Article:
Layla eventually felt Harper’s good intentions and went to him to receive some pats on the nose and forehead. She ran back to her friend.
Harper felt that she gained Layla’s trust so he came over and put police vests over the dog to keep them warm. He rushed them to the vet as soon as he could.
At the vet, Gracie could barely open her eyes. Harper feared that she might be euthanized.
“Some are very old and some are very fresh,” Harper observed. “They both had fresh bite wounds on them … They’re only about 2 years old, and they’ve only known abuse, they’ve only known fighting.”
But the pups stood strong.
“Gracie was dying,” Harper said. “The vet gave her fluids and started warming her up.”
Harper underwent training as a law enforcement officer so that his team is first on the scene when police gets cases like his. The police isn’t normally trained to handle animal cruelty cases and officers like him fill that gap.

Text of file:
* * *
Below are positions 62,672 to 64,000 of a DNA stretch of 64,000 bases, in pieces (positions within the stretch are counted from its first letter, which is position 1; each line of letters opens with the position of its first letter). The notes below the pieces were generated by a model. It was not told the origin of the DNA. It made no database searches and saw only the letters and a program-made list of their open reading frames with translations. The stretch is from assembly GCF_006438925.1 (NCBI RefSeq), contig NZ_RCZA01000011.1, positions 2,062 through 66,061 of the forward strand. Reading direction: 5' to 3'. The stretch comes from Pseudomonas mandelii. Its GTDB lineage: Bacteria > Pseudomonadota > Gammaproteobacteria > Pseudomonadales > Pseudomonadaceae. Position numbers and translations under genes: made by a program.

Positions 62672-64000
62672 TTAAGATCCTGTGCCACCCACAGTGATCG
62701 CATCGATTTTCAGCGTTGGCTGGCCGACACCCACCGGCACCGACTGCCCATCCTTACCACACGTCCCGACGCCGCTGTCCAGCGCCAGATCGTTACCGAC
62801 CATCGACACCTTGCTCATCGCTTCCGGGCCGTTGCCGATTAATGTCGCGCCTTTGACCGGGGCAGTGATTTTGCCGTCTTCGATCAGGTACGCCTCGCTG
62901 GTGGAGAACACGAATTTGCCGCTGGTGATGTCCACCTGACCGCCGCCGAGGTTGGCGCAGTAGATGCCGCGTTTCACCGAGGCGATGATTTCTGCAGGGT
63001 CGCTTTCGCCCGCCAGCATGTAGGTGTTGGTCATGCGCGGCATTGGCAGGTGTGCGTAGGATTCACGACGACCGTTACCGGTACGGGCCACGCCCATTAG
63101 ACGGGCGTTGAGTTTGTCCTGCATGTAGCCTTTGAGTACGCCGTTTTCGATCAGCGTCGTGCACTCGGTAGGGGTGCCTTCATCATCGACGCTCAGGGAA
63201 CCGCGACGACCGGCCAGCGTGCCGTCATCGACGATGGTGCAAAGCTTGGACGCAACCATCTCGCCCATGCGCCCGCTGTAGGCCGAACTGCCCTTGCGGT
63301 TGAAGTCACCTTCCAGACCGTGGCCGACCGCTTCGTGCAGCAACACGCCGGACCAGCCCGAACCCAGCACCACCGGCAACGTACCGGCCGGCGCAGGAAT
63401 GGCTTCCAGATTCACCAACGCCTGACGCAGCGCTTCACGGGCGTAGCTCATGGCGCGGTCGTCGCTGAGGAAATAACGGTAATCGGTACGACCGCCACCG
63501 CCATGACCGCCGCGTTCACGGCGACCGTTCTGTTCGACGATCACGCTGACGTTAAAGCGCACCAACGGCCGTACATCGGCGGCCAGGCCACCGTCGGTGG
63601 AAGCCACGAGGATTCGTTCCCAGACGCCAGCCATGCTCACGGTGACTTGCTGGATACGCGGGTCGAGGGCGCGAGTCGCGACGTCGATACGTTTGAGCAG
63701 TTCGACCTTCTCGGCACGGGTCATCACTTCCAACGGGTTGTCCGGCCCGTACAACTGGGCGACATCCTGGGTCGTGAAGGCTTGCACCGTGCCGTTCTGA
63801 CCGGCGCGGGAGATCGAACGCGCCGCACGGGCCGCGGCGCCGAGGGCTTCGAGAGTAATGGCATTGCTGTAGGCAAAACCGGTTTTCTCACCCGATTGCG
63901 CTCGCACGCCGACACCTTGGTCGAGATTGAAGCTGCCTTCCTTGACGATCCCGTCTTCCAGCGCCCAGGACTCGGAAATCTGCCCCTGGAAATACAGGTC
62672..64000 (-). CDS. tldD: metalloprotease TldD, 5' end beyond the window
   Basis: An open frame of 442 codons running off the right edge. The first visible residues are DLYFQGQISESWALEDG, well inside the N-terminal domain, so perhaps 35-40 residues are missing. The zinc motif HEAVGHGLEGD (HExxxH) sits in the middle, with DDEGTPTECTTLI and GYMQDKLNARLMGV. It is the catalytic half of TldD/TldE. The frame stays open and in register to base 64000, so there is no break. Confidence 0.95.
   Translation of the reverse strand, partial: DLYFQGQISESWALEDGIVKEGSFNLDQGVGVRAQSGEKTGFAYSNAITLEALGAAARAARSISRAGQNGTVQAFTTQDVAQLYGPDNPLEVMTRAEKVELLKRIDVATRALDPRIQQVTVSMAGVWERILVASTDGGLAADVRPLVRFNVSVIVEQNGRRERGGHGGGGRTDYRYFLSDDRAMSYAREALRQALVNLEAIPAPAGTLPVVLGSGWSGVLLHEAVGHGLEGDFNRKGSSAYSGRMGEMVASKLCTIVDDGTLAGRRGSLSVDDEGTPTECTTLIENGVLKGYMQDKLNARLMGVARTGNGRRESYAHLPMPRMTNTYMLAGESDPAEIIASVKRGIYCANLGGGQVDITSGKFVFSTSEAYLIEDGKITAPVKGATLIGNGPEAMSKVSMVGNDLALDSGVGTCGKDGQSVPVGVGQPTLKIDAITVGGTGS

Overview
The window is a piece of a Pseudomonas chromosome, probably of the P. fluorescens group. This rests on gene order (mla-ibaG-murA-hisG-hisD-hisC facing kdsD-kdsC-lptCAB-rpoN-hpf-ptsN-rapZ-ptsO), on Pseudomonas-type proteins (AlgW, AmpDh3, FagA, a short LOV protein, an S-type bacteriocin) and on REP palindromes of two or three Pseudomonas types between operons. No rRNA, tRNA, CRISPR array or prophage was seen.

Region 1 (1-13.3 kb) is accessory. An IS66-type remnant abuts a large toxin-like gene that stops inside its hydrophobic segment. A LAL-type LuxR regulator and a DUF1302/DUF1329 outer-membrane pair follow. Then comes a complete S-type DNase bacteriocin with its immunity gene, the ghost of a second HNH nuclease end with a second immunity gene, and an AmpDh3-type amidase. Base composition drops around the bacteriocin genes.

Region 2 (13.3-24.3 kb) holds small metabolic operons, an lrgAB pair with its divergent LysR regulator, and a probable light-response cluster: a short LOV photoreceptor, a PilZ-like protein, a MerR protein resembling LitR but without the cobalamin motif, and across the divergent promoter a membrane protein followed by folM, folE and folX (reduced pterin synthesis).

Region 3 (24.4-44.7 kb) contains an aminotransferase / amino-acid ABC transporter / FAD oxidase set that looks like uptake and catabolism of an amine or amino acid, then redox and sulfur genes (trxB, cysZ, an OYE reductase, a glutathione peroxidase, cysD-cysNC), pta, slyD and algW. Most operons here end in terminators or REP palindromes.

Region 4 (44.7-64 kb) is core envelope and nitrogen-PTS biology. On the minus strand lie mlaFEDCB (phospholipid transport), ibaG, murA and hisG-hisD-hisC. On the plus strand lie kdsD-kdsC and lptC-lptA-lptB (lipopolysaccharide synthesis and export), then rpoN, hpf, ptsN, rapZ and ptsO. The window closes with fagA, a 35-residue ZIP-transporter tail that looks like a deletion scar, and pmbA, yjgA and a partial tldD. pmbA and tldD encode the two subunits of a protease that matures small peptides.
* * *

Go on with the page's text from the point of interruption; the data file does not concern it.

They are certified crime scene investigators that locate abusers and help bust dog fighting rings. Turn to the next page to see how this story ends.
“Gateway crimes are included with animal abuse, including child abuse, domestic violence, drugs, guns,” Harper said.
Harper visited the emaciated Pit bulls at the vet. The two dogs definitely transformed. “Gracie saw me and actually stood up,” Harper said. “She started eating out of my hand. She remembered me … She wanted to follow me around. I sat down and she sat right on my lap.”
The two are positively shocked to be rescued. They are enjoying the love, attention and care but since they haven’t felt anything like it before, they do not know exaclty what to do with it.
When they recover, they will go home with Harper for a while for some basic training and learn how to trust again. When they are ready, they will be adopted out to forever homes.
“In a lot of cases, dogs bond so closely because they don’t have anybody else,” Harper said. Now that they have so many people helping them get better, they can hardly believe it. “They just look at you. They just stare, like, ‘Is this real?’”